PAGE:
Letters: Costly Estimates | Police failure


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Overly optimistic estimates lead
the traps of major projects

Re. “Megaprojects: Over budget and behind schedule”, page A1, June 27:

I have been involved in the design of railroad and rail transportation projects, including many in the Bay Area, for over 35 years. One of the main reasons, in my opinion and in my experience, for cost overruns is the inability to adequately account for contingencies in project planning.

Engineers typically add around 30% to the estimated costs to account for contingencies, but I’ve found a figure around 100% to be more reasonable. But the clients I’ve worked for don’t want to take that large number, and the engineers don’t want to offer them because that makes the estimates bad.

As for the projects described in the article, each had particular changes the audience made to the original design, known as scope creep, which could not have been anticipated in the beginning. projects.

Jean Selin

Oakland leaders stuck
on police failure

Oakland’s mayor and police chief lament a budget that will only increase police funding by $ 9 million (“Oakland Chief: Budget Makes City Less Safe”, Page B1, June 29). They cite a year-long increase in gun violence and lower police numbers than the former leaders allowed.

The police cannot stop crime: people do not commit crimes in their presence and we cannot place an officer on every corner.

A thief shot me on a residential street on November 29, 2009. An officer one block away heard the gunshot. A jogger immediately showed him his location. He could not prevent the crime, and nothing he could do would lead to the author’s arrest.

Gun violence erupted across the country, regardless of police levels. The Fort Worth chief explained, “We can’t stop our way out of there.” Forty-five years ago, Boston Police Commissioner Robert DiGrazia referred to “the misconception of politicians that the police – in ever-increasing numbers and with more and more gadgets – can single-handedly control the crimes “. Why are they putting more emphasis on what does not work?

Michael goldstein

The origin of COVID could
threaten all virology laboratories

The East Bay Times this month published a number of articles on suspicion that the COVID-19 virus had emerged from a Chinese laboratory in Wuhan.

Unfortunately, blaming a single lab misses the real danger. If the virus comes from a lab, the culprit is virology itself. A laboratory origin of COVID-19 is linked to virology, what Chernobyl and Fukushima are to nuclear engineering. After these terrifying nuclear accidents, Germany and Japan pledged to shut down all their reactors.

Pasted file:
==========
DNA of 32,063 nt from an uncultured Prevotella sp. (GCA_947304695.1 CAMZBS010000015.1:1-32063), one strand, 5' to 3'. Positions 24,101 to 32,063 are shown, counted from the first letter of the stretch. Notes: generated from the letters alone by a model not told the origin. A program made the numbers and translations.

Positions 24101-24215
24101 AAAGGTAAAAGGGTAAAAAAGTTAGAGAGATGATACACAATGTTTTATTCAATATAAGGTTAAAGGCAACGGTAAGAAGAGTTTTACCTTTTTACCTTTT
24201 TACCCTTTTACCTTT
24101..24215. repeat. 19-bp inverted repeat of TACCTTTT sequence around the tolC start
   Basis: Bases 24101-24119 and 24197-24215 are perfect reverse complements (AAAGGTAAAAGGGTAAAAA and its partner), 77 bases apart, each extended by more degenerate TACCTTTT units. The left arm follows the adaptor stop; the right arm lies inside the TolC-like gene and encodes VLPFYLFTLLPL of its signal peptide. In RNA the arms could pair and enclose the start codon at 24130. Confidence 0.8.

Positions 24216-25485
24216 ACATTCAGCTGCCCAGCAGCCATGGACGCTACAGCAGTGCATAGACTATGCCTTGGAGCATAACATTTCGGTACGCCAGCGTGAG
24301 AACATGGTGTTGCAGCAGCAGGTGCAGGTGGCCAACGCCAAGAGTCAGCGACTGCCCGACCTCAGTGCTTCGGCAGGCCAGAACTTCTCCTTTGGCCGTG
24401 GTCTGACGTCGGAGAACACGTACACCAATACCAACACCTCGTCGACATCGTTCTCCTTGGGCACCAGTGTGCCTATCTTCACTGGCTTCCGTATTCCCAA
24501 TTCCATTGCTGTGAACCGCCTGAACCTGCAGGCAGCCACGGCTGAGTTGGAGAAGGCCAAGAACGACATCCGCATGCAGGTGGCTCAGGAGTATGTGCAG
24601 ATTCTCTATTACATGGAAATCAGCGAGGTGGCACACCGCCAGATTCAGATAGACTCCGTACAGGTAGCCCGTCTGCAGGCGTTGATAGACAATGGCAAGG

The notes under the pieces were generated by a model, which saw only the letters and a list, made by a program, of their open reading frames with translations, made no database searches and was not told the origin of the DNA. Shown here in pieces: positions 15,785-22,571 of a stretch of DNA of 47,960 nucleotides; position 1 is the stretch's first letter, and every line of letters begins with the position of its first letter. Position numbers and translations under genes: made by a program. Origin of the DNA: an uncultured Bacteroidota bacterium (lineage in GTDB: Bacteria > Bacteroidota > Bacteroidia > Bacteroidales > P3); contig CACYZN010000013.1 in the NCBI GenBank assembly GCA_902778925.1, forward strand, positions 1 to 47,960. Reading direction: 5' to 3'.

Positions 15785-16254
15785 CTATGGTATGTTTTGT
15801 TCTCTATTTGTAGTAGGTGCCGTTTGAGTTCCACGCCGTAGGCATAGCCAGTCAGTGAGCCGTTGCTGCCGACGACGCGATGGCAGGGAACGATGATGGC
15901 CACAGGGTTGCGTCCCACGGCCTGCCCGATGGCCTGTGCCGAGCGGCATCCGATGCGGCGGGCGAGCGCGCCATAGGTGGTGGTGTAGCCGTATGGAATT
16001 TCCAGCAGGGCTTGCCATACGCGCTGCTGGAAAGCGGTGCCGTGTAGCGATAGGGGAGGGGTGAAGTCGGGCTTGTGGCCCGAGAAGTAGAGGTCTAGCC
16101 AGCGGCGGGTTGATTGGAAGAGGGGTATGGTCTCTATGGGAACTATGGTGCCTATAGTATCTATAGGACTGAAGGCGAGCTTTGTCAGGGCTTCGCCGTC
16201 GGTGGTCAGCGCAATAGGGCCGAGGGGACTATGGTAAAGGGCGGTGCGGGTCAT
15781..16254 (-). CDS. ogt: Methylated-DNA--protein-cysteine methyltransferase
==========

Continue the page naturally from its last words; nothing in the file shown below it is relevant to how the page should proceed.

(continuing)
Now our world must decide whether the virus labs should shut down. And not just the one in Wuhan. Maybe all of them.

Tom trankle

No confusion about the United States
bishops power game

In response to “Communion Controversy Misunderstood by Many” (Letters to the Editor, page A6, June 25): There is absolutely no misunderstanding. It is blatant power play on the part of the American bishops to pressure President Joe Biden to withdraw his support for abortion since official Catholic doctrine prohibits abortion in all circumstances.

Behind the scenes, of course, there are Catholic lay right-wingers, down to their silver hips. But Joe Biden’s duty as chief executive is to uphold the laws of this country, which include Roe vs. Wade. And the purpose of the First Amendment was to remove religious doctrine from the laws of our land.

Pope Francis is not happy with these actions of the American bishops and has already warned them against this “militarization” of the Communion against Joe Biden. But they persisted. Perhaps the Pope could (and did with Chile) require all bishops to submit their resignations, and keep only those with little brains.

Robert zanker

Vacation a good time
grill without meat

the meat shortage caused by the COVID-19 pandemic will keep our outdoor grills safer on Independence Day.

People who grill processed meat products face the wrong choice. The American hotline for meat and poultry advises high temperatures to avoid food poisoning. But the National Cancer Institute warns that grilling at high temperatures generates carcinogenic compounds.

Enterprising American food processors have faced this dilemma head-on by developing a rich variety of convenient, healthy and delicious veggie burgers and veggie dogs. These products do not contain nasty insects or carcinogenic compounds. They lack the cholesterol, saturated fat, drugs, hormones, and pesticides of their animal-based alternatives. And they are available in the frozen food section of our supermarket.

On this Independence Day, let’s declare our independence from the meat industry and their barbecue bugs. Let’s welcome convenient, delicious, healthy and environmentally friendly plant-based meats and dairy products into our kitchens.

Jeff garner
Walnut Creek


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